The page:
On August 9, McKesson notified the New Hampshire Attorney General’s Office that it was sending out notifications to some of their employees that their names, Social Security numbers, and gross wages may have been embedded in PDF tax statement files of other employees prepared by ADP for the firm. The problem, caused by a coding error, existed between 2010 and 2012, but only affected those who viewed their tax statement inlines and then downloaded and printed a copy of the pdf file. The coding error was detected on April 29 and remedied on May 4.
According to McKesson’s explanation of the problem, it does not sound like people would readily spot other employees’ embedded information, but ADP has offered those affected a free year of credit monitoring. The San Francisco-based McKesson distributes pharmaceuticals at a wholesale level and provides health information technology, medical supplies, and care management tools. No patient information was involved in this breach, and McKesson does not indicate when it was first notified by ADP. Letters to affected McKesson employees from ADP began going out on July 29.
Given the description of the breach as an application error, it’s hard to imagine that this wouldn’t apply to all of ADP’s clients who made tax statements available online to their employees. According to their recent financial report, ADP serves approximately 620,000 clients in more than 125 countries, but the number using this particular service is not listed. ADP did not immediately respond to a phone call from DataBreaches.net inquiring as to how many of their clients were notified of this breach.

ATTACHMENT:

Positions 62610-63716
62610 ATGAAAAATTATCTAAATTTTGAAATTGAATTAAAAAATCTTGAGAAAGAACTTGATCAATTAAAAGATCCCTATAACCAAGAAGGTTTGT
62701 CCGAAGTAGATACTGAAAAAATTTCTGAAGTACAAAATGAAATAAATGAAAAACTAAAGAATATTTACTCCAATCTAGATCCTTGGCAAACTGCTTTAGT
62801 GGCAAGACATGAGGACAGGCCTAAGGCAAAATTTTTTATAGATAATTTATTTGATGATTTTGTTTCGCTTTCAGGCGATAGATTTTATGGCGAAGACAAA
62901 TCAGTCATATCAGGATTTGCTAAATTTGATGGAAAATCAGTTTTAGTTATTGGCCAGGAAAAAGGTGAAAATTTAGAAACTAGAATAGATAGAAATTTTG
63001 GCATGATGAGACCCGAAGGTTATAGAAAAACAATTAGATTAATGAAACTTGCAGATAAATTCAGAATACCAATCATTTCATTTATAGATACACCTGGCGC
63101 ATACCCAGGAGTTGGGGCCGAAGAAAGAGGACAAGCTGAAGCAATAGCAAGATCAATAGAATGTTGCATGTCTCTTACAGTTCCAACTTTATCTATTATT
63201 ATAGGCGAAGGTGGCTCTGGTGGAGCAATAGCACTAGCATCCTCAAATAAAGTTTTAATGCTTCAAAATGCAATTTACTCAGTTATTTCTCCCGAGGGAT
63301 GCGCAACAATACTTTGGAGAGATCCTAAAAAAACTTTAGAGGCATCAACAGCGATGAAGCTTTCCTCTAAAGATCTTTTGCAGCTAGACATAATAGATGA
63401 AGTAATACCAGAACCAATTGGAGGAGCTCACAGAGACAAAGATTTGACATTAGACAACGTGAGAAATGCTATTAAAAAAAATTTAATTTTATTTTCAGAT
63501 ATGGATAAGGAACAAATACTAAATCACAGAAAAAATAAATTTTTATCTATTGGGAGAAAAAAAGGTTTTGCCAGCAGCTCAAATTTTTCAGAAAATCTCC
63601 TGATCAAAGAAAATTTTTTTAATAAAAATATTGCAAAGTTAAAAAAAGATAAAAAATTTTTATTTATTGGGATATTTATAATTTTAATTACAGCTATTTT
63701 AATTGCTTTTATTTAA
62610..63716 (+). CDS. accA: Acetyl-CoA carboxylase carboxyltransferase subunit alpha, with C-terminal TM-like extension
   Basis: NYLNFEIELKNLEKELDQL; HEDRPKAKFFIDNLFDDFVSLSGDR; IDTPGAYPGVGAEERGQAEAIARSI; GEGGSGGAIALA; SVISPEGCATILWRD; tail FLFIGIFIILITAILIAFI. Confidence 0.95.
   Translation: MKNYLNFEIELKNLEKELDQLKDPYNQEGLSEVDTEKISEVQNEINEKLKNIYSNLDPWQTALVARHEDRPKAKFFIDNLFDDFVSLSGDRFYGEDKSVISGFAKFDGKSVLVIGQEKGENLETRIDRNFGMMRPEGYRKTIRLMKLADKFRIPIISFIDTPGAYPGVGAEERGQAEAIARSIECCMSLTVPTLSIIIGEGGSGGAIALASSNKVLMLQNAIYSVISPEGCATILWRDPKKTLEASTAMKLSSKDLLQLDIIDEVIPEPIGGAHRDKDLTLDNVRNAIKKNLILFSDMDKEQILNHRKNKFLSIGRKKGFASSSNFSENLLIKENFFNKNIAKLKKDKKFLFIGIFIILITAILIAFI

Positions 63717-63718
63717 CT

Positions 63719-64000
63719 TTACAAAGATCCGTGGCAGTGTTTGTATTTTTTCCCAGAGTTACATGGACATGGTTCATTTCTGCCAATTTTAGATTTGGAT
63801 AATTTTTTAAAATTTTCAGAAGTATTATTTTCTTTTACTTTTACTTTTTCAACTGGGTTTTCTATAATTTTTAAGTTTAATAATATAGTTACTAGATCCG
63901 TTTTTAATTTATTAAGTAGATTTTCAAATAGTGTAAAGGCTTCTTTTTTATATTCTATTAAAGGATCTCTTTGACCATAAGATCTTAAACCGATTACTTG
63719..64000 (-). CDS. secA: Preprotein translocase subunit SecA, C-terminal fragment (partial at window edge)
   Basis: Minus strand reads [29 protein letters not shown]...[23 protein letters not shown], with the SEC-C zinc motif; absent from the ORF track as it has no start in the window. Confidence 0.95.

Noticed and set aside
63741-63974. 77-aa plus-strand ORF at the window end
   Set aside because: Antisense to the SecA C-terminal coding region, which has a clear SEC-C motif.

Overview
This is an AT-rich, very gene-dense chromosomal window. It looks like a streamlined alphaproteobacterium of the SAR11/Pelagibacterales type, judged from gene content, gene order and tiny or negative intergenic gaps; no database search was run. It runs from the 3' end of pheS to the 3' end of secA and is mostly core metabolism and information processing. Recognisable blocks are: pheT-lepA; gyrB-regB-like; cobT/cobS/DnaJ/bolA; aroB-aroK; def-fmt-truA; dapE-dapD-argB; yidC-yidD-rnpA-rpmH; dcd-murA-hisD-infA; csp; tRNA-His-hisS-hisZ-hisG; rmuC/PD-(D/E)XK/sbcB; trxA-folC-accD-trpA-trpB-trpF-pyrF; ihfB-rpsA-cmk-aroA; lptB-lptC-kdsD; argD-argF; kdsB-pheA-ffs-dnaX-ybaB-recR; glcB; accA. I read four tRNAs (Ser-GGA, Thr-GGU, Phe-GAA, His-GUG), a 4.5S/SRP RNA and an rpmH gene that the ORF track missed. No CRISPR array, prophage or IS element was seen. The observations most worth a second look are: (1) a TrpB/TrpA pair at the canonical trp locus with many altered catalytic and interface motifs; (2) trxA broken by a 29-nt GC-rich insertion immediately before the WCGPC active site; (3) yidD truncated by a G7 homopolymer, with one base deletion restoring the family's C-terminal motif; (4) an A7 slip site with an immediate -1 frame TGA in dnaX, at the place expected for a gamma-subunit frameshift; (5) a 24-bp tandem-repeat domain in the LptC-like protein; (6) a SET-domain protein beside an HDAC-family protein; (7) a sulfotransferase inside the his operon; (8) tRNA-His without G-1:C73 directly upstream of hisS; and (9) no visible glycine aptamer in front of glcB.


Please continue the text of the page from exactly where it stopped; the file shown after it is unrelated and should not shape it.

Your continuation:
Update: ADP sent DataBreaches.net the following statement:
ADP recently discovered a software code error that affected a subset of employees from a small number of clients for whom ADP provides electronic tax document services. The issue has now been corrected, so any new tax forms being produced do not have this problem.
Although ADP believes that the risk of exposure is very low, the company has reached out to all impacted clients and offered to provide their affected employees with standard credit monitoring services.
ADP maintains many safeguards to protect confidential client information, upgrades our security and systems whenever appropriate and truly regrets any inconvenience caused by this error.
They declined, however, to disclose how many clients or how many employees of those clients were notified of the breach. A spokesperson responded, “To avoid compromising the security of those employees impacted, I am not comfortable disclosing additional details.”
Frankly, I don’t see how disclosing the number of clients or number of employees compromises anyone’s security at this point, and transparency is generally a better strategy than letting a story dribble out in bits. I suspect I’ll find and report more on this breach over time. So instead of it being a low-risk breach that was contained in one news cycle, it may wind up being in a number of news cycles.